Engaging the Boy Brain

How do we motivate boys to learn to read and write?

Ben was six. Before walking into my classroom for the first time I already knew he had an anger issue, he was disruptive, and he was not showing progress as he should.

On meeting him, I immediately liked him. He communicated directly, contributed to group discussions, and while he did get easily angered when frustrated, he was also able to take on board some simple behavioral techniques to manage his emotions.

But he was not at all interested in reading.

As he turned headed towards seven, he was put forward for special reading assistance. Nothing was making an impact, so I sat down with him and asked him one very simple question, “Ben, don’t you want to learn how to read?”

His answer? “It’s not that I don’t want to. It’s that I don’t need to.”

I was shocked—of course he needed to read! So I asked him why he believed it wasn’t so important.

He replied, “I’m going to be a builder when I grow up, and builders don’t need to know how to read.”

I was a little dumbstruck. Ben wasn’t lazy, or slow as others had thought. Instead he was envisioned, focused and choosing to put his energy into the things he believed mattered.

There was an easy fix for this—I invited a builder to come into the school and talk t him about why he needed to read for his job, and how it helped him every day, and Ben was a changed boy.

Within ten weeks he was not only reading on a par with his peers, but was in the top reading group, and much of his frustrated behavior also reduced.

Part of the issue with many boys in education is that they are often driven to seek the higher purpose of a task. A girl tends to be driven by a desire to please—her survival process (whether we like it or not), is to keep the adult who is responsible for her on her side, and she does this by being compliant, and willing to do what is asked of her. This fits our education system far better than a boy’s all too common desire to survive through independence, and exploration.

A boy needs to know why. What is the reason for learning this? Does it fit in with his plan? He’s not particularly interested in YOUR plan, if it’s not in line with HIS plan. We need to create a need for him, before we provide the solution.

In early years this can be helped by adding clipboards, and paper and pens to the process before letting boys loose with carpentry tools, or with blocks or Lego. Give them the option of drawing down their ideas. Help them make lists of the materials they might need, and help them get to a point where they are frustrated that they can’t record their findings the way they need to during a scientific process, because they cannot not yet write. Through that haze of frustration, we can provide them the solution of teaching them how to read and write.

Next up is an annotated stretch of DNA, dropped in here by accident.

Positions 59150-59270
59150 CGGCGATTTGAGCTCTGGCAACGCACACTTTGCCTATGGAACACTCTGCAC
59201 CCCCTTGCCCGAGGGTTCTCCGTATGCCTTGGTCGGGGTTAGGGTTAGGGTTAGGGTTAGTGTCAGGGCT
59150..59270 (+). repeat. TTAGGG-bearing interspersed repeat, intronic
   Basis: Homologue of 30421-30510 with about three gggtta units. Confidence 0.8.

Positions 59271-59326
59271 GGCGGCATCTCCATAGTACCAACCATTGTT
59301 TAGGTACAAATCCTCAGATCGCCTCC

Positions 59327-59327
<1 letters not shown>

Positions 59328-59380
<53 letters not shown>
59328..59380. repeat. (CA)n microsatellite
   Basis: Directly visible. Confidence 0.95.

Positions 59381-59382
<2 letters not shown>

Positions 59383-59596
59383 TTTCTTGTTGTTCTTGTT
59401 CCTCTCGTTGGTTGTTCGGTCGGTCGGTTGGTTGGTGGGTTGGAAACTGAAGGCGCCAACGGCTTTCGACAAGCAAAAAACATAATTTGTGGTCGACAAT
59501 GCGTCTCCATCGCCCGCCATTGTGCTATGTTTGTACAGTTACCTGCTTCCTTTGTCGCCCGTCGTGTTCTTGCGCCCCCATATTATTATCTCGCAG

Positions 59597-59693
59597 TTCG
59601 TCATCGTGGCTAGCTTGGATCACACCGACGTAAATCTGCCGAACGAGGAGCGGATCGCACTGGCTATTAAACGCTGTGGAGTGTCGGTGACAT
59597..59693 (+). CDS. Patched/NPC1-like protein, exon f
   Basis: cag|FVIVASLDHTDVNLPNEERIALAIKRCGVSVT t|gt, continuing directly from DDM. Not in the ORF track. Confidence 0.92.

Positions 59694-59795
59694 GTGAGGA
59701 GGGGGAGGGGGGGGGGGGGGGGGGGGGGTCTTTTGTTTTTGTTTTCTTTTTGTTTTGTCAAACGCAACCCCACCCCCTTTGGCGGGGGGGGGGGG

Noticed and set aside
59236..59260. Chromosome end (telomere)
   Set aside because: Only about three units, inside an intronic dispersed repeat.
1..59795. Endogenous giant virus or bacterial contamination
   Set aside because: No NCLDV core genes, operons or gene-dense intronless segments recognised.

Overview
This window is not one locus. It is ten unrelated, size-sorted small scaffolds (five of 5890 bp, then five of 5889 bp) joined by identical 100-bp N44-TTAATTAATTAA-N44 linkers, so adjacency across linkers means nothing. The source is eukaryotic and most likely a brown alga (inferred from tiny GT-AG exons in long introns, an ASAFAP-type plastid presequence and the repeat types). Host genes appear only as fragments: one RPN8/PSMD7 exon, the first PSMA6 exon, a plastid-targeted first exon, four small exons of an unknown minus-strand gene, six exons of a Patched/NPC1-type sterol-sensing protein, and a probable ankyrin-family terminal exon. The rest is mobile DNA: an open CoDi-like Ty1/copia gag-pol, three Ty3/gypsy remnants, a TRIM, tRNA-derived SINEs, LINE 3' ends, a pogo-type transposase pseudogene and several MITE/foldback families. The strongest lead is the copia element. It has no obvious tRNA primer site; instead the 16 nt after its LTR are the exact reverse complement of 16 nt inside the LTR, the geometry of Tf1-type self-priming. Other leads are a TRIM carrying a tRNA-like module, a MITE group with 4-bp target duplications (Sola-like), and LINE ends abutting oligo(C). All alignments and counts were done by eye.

We need to tap into the types of books and writing young boys love. Create signs to tell birds to keep off the garden, or create books made of photos of thier favorite Lego creations, or block work, with their pointers of how they created them. (Boys’ art tends to be non-permanent creations, whereas girls’ art tends to be beautifully two dimensional, and far easier to keep and store.) Use non fiction books as reference books and the internet to explore fascinations.

Instead of us trying to fit boys into a girl styled education system, let’s reshape the process to fit them and how they learn best.  Isn’t that what teaching to the individual needs is all about?


Read more in Education.

Image credit: woodleywonderworks/Flickr

About Rachel Goodchild

Rachel Goodchild is a parent and behavior coach. Her course Boys are Brilliant is a popular choice for both teachers and parents wanting to help address the needs their children.


  1. Teach Kids not Who We Imagine Them to Be says:

    Rachel – Thank you for bringing up this important issue, but…..Really? “Ben was six. Before walking into my classroom for the first time I already knew he had an anger issue, he was disruptive, and he was not showing progress as he should.” Seriously?

    How would you feel if someone wrote,”the pretty little 6 year old girl, was dressed in pink frilly lace, I knew she would never like science. She would only want to play with dolls.”

    I’m glad you talked with him and invited someone to your classroom to spark his interest in reading. But, as a teacher, AP and principal, I’d be furious if I heard someone say, “oh boys tend to …. or girls tend to …..”
    There are plenty of girls and boys who love to read without inviting visitors. And there are lots of kids who become delighted in a kind of genre or type of play after meeting other people. (FYI – if you can’t find an adult carpenter, you could ask other teachers if they had kids who were really into building books. It doesn’t always have to be an adult. The key seems to me that you found a genre that intrigued this child.

    This is not a gender issue. This is about finding the book/the genre that sparks a child to find the excitement in books. Some kids will like some books. Some kids won’t. And that’s okay. I like some books and I don’t like others. But I’ve been lucky enough to find books that reflect who I am, to intrigue me.